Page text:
The U.S. State Department has issued a travel warning for Haiti due to concern for lack of adequate emergency medical facilities and the security environment. While kidnappings have decreased over the years, crime is a very real concern particularly around the airport and banks in Port-au-Prince. It is advised to organize a trip to Haiti with an aid-organization who will arrange all in-country logistics and has emergency and evacuation protocols in place.
Also advised is speaking to a travel health specialist. All travelers should be current on routine vaccinations and most should have their hepatitis A and typhoid shots. Depending on what activities a volunteer will be involved with, hepatitis B, rabies, and yellow fever vaccines may also be recommended. Insect-borne diseases should be prevented with any available prophylaxis.
The malaria strain in Haiti can be fatal so plan on taking anti-malarial medication. There is also risks of dengue and chikungunya, neither of which can be vaccinated against, so effective use of insect-repellent would be prudent. Pack a small medical kit so you can have basic supplies at hand; consider donating it before you return home.
Volunteer Support: Embassies are located in Port-au-Prince; consider registering your trip before you depart. Facilities are extremely limited as is access to them so pack with self-sufficiency in mind so as not to deplete the resources of your volunteer organization. Keep copies of important documents, itineraries, and contact numbers with you. Consider travel and evacuation insurance if the host organization does not already have them in place for volunteers.
NGO/Non-Profits: Haiti's turbulent history, politically and environmentally, has made foreign aid crucial to its livelihood. Unfortunately, that has also fueled corruption and mismanagement of funds whereby Haiti's elite prosper behind guarded compounds while the rest of the country suffers.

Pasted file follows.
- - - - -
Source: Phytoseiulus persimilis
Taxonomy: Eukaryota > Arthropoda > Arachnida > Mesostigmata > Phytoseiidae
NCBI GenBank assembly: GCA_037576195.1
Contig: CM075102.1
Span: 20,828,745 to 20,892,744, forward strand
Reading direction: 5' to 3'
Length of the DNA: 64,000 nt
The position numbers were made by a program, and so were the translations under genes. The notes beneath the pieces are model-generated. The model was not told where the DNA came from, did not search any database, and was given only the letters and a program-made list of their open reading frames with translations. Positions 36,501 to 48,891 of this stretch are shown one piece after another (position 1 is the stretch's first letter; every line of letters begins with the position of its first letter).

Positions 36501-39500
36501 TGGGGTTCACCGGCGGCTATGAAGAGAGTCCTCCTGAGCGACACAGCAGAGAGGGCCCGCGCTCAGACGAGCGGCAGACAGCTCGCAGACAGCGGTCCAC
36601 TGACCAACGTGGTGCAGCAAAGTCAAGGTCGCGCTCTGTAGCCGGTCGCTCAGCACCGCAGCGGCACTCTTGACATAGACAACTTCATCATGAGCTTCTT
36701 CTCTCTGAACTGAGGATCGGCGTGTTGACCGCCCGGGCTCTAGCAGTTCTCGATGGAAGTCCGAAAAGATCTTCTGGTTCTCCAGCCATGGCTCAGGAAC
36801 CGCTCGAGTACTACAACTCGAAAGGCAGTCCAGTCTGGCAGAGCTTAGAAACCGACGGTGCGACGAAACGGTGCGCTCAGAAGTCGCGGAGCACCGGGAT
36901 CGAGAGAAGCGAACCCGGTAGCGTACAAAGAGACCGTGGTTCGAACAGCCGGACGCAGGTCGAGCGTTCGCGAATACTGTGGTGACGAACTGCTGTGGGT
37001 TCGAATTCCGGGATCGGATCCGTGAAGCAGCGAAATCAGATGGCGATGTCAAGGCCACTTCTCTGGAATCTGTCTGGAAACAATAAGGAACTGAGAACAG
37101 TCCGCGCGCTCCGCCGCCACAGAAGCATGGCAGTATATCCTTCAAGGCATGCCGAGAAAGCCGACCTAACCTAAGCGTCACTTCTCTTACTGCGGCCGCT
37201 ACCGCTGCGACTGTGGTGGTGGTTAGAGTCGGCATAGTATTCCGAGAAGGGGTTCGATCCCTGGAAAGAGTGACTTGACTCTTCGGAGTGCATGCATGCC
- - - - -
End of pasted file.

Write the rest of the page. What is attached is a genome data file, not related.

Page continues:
Despite that fact and in response to the 2010 earthquake outside Port-au-Prince, an influx of NGOs established programs to help Haiti recover, rebuild and rehabilitate. Haiti receives roughly 40% of its GDP from foreign aid, and is thus extremely dependent on the goodwill, both in money and services, provided from abroad. While the media coverage of the Haitians' plight has waned, need for international support has not.
Know Before You Go: Contact the volunteer organization and ask questions related to health, safety, airport pick-up/drop-off, in-country travel, access to ATMs, communications, medical facilities, food, and clean water. Also see if there are any supplies needed that would be easy for you to transport. Check current safety advisories and speak to a travel health specialist to get required and suggested medications and vaccines.
French and Creole are the primary languages, though any English-based NGO should have a satisfactory number of English speakers. Learning phrases in French or Creole will go a long way towards establishing rapport with the people you are serving. Furthermore, a volunteer to Haiti should be mentally prepared to see extreme poverty, illness and disease up close. But that is why volunteers are so desperately needed and why so many come away with rewarding and life-changing experiences.
Being a volunteer in Haiti will provide you with unique insight in to a country struggling with a multitude of problems. It will give you the opportunity to help alleviate some of these issues while learning about the Creole culture. In addition, you'll have the chance to explore the most mountainous country in the Caribbean, and the only country in the world with Vodou as an official religion. If that's not culturally diverse enough for you, I don't know what is!
Contributed by Christoph Pearson
Christoph works in education taking high school students on international service-learning trips and tutoring math on a Native American reservation outside Tacoma, WA. He took a break from education last summer to volunteer in a trauma center in Haiti as he explored the potential for a career in medicine. However, he opted against returning to school in favor of writing a book about traveling in India, stories of which can be read on his travel blog.